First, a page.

Humanist Discussion Group, Vol. 34, No. 207. Department of Digital Humanities, King's College London Hosted by King's Digital Lab www.dhhumanist.org Submit to: email@example.com  From: Jim Rovira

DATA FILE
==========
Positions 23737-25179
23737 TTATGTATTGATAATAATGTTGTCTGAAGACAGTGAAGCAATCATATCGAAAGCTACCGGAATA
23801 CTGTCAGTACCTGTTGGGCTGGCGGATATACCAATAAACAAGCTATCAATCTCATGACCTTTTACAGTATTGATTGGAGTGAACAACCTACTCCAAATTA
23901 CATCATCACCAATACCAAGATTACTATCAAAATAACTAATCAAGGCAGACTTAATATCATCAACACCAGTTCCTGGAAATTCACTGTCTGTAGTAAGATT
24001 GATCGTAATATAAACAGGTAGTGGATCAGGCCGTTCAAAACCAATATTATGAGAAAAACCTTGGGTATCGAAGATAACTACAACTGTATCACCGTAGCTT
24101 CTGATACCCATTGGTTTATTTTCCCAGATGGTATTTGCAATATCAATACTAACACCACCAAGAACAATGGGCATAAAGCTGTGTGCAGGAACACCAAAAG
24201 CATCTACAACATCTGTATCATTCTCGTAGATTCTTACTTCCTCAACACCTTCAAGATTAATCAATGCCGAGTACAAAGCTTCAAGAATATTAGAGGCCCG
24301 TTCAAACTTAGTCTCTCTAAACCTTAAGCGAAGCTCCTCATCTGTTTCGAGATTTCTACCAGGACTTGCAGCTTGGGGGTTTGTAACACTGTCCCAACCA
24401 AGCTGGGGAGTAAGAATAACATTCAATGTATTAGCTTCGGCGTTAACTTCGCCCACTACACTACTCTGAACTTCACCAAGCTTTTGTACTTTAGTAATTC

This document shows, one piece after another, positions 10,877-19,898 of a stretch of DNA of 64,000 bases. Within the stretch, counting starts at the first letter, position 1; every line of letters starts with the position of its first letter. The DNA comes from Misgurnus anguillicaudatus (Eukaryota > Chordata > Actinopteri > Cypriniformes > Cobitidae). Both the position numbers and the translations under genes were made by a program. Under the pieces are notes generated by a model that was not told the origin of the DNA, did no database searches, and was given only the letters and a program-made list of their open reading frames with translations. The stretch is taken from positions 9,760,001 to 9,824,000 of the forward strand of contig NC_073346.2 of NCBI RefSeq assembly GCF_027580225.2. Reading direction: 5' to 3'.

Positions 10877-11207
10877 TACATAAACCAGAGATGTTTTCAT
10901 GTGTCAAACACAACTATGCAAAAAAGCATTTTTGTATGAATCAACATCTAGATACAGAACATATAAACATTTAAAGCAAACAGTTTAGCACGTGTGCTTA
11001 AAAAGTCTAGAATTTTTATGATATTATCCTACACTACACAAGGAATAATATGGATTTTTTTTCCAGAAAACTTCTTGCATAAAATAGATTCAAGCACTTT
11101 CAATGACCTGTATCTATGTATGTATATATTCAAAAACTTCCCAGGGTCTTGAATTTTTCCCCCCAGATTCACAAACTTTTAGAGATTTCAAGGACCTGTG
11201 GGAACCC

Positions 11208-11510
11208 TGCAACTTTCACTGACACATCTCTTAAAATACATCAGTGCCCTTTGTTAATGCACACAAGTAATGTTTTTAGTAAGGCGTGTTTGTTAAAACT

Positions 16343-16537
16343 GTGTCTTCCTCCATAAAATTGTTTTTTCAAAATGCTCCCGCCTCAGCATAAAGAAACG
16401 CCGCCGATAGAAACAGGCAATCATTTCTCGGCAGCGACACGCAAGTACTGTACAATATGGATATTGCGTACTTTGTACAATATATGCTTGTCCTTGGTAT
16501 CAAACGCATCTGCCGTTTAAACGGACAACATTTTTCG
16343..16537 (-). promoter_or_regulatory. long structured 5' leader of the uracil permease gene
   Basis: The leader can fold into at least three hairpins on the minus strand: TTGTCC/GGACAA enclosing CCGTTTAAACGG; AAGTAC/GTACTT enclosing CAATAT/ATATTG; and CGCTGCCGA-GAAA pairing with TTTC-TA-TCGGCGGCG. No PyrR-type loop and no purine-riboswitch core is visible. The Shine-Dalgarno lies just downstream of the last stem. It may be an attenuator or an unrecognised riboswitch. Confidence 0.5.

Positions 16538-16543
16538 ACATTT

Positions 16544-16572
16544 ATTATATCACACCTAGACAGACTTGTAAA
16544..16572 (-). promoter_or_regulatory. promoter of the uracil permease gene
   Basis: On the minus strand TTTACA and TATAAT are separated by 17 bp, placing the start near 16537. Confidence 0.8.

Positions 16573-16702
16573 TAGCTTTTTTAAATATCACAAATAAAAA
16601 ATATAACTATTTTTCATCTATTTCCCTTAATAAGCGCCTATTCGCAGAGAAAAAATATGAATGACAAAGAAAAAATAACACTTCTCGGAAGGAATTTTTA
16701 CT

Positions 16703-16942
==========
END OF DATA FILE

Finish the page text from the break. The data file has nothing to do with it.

Subject: Re: [Humanist] 34.203: on GPT-3 (39)  From: Mark Wolff Subject: Re: [Humanist] 34.203: on GPT-3 (65)  From: William L. Benzon Subject: NEW SAVANNA: What Louis Milic saw back in 1966 [digital humanities] (21) -------------------------------------------------------------------------- Date: 2020-08-02 16:41:42+00:00 From: Jim Rovira Subject: Re: [Humanist] 34.203: on GPT-3 Many thanks for these recent posts about GPT-3. I have to say those opening sentences are remarkable. Since they don't "mean" anything to the machine, though, and they don't, I don't think they teach us anything about intelligence, at least not human intelligence, and probably not about intelligence in any general sense. I think we need to remember one key point: - textual meaning exists for readers only. I wanted to set that idea apart so that we can focus on it. That seems like a remarkable thing to say, but textual meaning only exists even for authors only as readers of their own texts. We read our texts in advance, in our heads, and then write them -- how far in advance is a matter of our planning process, but the editing process we all go through tells us that we're not perfect readers of our own texts during the composition process. Authors only finish their works as readers of their own texts. That's when they make some final decisions about "meaning" that is embodied in the editing choices they make. It's very difficult, if not impossible, to write and interpret a sentence simultaneously, especially any sentence demonstrating any kind of complexity. That's also why I reject the Turing test as telling us anything meaningful about the machine. It's a test of human readers, not machine intelligence. So the machine as a writer is not demonstrating any intelligence. I think the machine as a writer demonstrates the sophistication of its programming only. Now if the machine continued to write, -agonizing- over word choices (can a machine agonize or experience emotion without an organic body? It can simulate emotional reactions, but is that the same as -feeling- these emotions?), writing complete, coherent stories, and then could have a conversation with us about what the story -meant- after the fact -- best of all, getting miffed if we misunderstood or criticized its story -- then it would be demonstrating intelligence. In other words, we only demonstrate human intelligence through stupidity. Jim R -------------------------------------------------------------------------- Date: 2020-08-02 14:02:30+00:00 From: Mark Wolff Subject: Re: [Humanist] 34.203: on GPT-3 On Aug 2, 2020, at 2:58 AM, Humanist wrote: > To my mind (to rephrase and expand), three questions arise: > > (1) What is 'intelligence'? Should we not be talking in terms of > different intelligences? (See the recent research of the ethologists.) > > (2) How do we develop the artificial kind(s) according to its (their) > own particular characteristics and constraints? From the evidence we > currently have, what is utterly new, strange but somehow teases us > intellectually, perceptually? > > and finally, to quote Marilyn Strathern from her discussion of Donna > Haraway on cyborgs,[***] > > (3) "The question is the kind of connection one might conceive between > entities that are made and reproduced in different ways - have different > origins in that sense - but which work together." I think we are running down a rabbit hole if we are trying to distinguish artificial intelligence from human intelligence when it comes to writing. Willard writes: > I want to know, what do we learn about our own abilities, and what are the differences between the machine's offering and our own -- and again, by "our own" I mean the very best we humans can produce? The problem with this formulation is that we don’t really know what “our own abilities” are because humans always create within a world with things at hand. When it comes to writing we can’t really isolate ourselves from the world and determine what is human and what is not because we think in, through, and with the world. We can historicize literary artefacts and explain their contexts, but this in a way takes them out of the world. Instead of trying to distinguish what a machine can do with language from what humans can do, I think a more productive (and rather uncharted) line of inquiry would be to see what humans can write with machines. The notion of distibuted cognition, where cognitive work is shared by humans and machines, is helpful here. Does the way in which humans write physically (stylus, pen, typewriter, keyboard) and the linguistic resources at their disposal (libraries, dictionaries and thesauri, autocorrect apps) contribute to what they write? Of course it does. And we can try to tease out how distributed cognition works when it comes to writing, but a more humanist approach would be to explore what can be written with various forms of technology as they constitute the “terroir” (to borrow from Thomas Rickert) of the communicative act. For humanists the question concerning intelligence is not epistemological. It is ontological and rhetorical, in the sense that, ultimately, we use language in a given situation to persuade each other about who we are. Who are we with machines, and how can we express that in useful ways? mw -- Mark B. Wolff, Ph.D. Professor of French Chair, Modern Languages One Hartwick Drive Hartwick College Oneonta, NY 13820 (607) 431-4615 http://markwolff.name/ -------------------------------------------------------------------------- Date: 2020-08-02 07:03:28+00:00 From: William L. Benzon Subject: NEW SAVANNA: What Louis Milic saw back in 1966 [digital humanities] Willard – Here’s a post about Milic’s essay [-- which speaks to the question at hand. --WM]. BB https://new-savanna.blogspot.com/2020/08/what-louis-milic-saw-back-in-1966.html Bill Benzon firstname.lastname@example.org 917-717-9841 http://new-savanna.blogspot.com/ http://www.facebook.com/bill.benzon http://www.flickr.com/photos/stc4blues/ https://independent.academia.edu/BillBenzon http://www.bergenarches.com _______________________________________________ Unsubscribe at: http://dhhumanist.org/Restricted List posts to: email@example.com List info and archives at at: http://dhhumanist.org Listmember interface at: http://dhhumanist.org/Restricted/ Subscribe at: http://dhhumanist.org/membership_form.php